Furthermore, I myself have a brother who deals with mental illness and can arguably be deemed intellectually disabled thereby in certain respects (he’s schizoaffective and will need special care for his entire life), and I think Reinders has helped me think more clearly about the theological significance of my brother’s life. When he first experienced the onset of schizoaffective disorder around the age of eighteen, we were all quite angry and traumatized (who the hell wouldn’t be?), and I think it stayed that way for years. But with the help of proper medication and care from my parents, my brother has been relatively stable for years now, and he’s been living as schizoaffective for almost two decades. (He can’t work or watch movies, but he can drive short distances, go to the gym, and carry on somewhat disjointed conversations.)

But even after he stabilized years ago, I think I struggled not to feel embarrassed and regretful for and about him. This attitude obviously made it impossible for me to relate to him in an entirely respectful way; all I could perceive when I encountered him was the pain of a life that went “unfulfilled.” (He was supposed to become a marine biologist, and he went to college to do so, but he couldn’t finish his degree because he lost his ability to concentrate.) With such regret often on my mind, I was at best typically guarded, uptight, and nominally polite around him; I loved (tolerated?) him because he was my older brother, but I thought that the possibility of a deeper relationship with him, and a deeper appreciation for who he was as a person with schizoaffective disorder, was off-limits.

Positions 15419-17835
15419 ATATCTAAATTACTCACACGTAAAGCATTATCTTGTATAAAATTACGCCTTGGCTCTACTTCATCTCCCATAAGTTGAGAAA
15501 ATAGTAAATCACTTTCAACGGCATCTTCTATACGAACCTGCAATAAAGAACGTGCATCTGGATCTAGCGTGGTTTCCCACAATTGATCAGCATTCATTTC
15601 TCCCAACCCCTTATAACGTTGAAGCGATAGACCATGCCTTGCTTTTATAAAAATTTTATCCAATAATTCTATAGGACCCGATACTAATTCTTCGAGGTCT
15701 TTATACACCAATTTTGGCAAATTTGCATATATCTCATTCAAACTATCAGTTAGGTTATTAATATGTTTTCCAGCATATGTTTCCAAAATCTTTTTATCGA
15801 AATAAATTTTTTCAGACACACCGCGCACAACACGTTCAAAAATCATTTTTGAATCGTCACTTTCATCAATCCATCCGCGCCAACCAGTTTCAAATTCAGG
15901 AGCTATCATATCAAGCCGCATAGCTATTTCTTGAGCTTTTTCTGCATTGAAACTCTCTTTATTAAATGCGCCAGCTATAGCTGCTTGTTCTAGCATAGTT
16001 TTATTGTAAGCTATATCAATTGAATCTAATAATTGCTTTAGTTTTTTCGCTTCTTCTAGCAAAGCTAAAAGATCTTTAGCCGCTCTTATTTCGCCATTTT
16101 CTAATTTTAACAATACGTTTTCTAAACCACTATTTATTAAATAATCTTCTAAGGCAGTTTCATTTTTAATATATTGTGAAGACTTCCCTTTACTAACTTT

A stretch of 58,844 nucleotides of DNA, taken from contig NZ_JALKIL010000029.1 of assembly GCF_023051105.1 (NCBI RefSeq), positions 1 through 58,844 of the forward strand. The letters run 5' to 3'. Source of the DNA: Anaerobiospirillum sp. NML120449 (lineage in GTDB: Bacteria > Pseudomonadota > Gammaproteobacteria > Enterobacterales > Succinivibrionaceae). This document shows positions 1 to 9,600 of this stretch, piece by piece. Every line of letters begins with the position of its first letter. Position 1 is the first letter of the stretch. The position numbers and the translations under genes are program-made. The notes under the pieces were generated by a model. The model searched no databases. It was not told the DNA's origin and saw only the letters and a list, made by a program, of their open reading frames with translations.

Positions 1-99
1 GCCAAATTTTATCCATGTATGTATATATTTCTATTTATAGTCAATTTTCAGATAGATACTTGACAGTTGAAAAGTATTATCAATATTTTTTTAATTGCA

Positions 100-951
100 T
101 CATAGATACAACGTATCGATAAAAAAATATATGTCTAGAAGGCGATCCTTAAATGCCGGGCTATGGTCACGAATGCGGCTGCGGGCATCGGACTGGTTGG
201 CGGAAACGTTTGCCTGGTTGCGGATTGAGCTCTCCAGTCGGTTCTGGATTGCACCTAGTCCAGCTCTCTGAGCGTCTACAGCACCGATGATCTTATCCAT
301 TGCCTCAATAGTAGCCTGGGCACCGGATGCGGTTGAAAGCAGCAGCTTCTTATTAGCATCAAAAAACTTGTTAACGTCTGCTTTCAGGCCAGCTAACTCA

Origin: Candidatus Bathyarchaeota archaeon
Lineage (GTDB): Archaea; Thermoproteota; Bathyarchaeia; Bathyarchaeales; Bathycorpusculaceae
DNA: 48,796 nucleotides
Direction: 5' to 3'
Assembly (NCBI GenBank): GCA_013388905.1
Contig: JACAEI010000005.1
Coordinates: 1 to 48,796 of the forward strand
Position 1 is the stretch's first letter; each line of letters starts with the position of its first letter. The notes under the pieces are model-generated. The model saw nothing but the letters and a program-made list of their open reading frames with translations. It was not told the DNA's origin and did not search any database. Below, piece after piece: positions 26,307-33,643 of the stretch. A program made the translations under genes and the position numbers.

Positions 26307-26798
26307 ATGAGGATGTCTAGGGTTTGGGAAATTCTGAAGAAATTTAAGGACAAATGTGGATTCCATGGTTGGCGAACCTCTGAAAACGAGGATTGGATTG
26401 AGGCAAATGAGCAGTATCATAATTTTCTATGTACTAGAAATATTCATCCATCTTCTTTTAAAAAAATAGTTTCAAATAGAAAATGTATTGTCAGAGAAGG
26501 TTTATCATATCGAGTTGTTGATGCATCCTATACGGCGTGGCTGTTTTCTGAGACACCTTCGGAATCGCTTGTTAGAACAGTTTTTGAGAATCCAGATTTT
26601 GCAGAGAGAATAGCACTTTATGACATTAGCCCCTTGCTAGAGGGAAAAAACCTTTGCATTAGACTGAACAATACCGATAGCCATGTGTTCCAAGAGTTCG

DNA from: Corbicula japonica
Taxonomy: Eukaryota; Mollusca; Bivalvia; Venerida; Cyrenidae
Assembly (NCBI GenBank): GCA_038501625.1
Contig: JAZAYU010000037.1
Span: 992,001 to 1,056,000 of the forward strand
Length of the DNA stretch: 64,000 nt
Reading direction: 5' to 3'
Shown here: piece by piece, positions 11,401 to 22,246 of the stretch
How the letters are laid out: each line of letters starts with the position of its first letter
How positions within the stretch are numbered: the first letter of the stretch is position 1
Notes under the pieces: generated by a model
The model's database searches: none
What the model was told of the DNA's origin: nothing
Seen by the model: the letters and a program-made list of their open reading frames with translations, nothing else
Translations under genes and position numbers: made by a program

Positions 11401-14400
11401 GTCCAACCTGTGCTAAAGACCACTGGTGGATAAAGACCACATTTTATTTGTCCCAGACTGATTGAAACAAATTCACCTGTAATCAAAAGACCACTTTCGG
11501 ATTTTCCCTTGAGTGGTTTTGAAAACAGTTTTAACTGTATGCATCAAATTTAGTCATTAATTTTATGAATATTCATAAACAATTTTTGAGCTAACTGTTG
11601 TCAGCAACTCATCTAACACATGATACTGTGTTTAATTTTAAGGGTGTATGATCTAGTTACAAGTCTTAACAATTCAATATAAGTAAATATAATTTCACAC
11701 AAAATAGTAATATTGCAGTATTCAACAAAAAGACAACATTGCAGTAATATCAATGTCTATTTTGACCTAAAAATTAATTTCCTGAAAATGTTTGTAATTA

But, due to my exam question on disability, I’ve been thinking lately that this attitude on my part is bullshit — I’ve started to think about my brother as my friend, and this shift in perspective has made me see the extent to which his life is filled with gentleness, joy, and peace. To be sure, he can be moody and irritable like most of us (probably none of us here is a saint, and I’m not going to romanticize my brother in that way), but there’s a much greater degree of self-acceptance on his part than I was willing to see because I’ve spent so long wishing he was the person he used to be years ago. I’ve noticed that when we go out together now and I actually take the time to listen to him, he makes incisive and often comical observations about our family dynamics, and he also likes some people and dislikes other people (like I do), and he follows football, and he gets annoyed about traffic, and he thinks I work too hard in grad school. Sometimes he tells me about his rather wild auditory hallucinations that sound like some kind of cosmic video game with sundry characters (and some amorphous entity called ‘The Unexplained’ which he says, fittingly, that he can’t explain). I always tell him, “You know that’s not real, right?” and he sighs and smiles, “Yeah, I know.” And he seems okay, really, and I am learning to appreciate him as he is. Being with him is a gift. And I don’t offer that claim as a dollop of starry-eyed treacle. Trust me.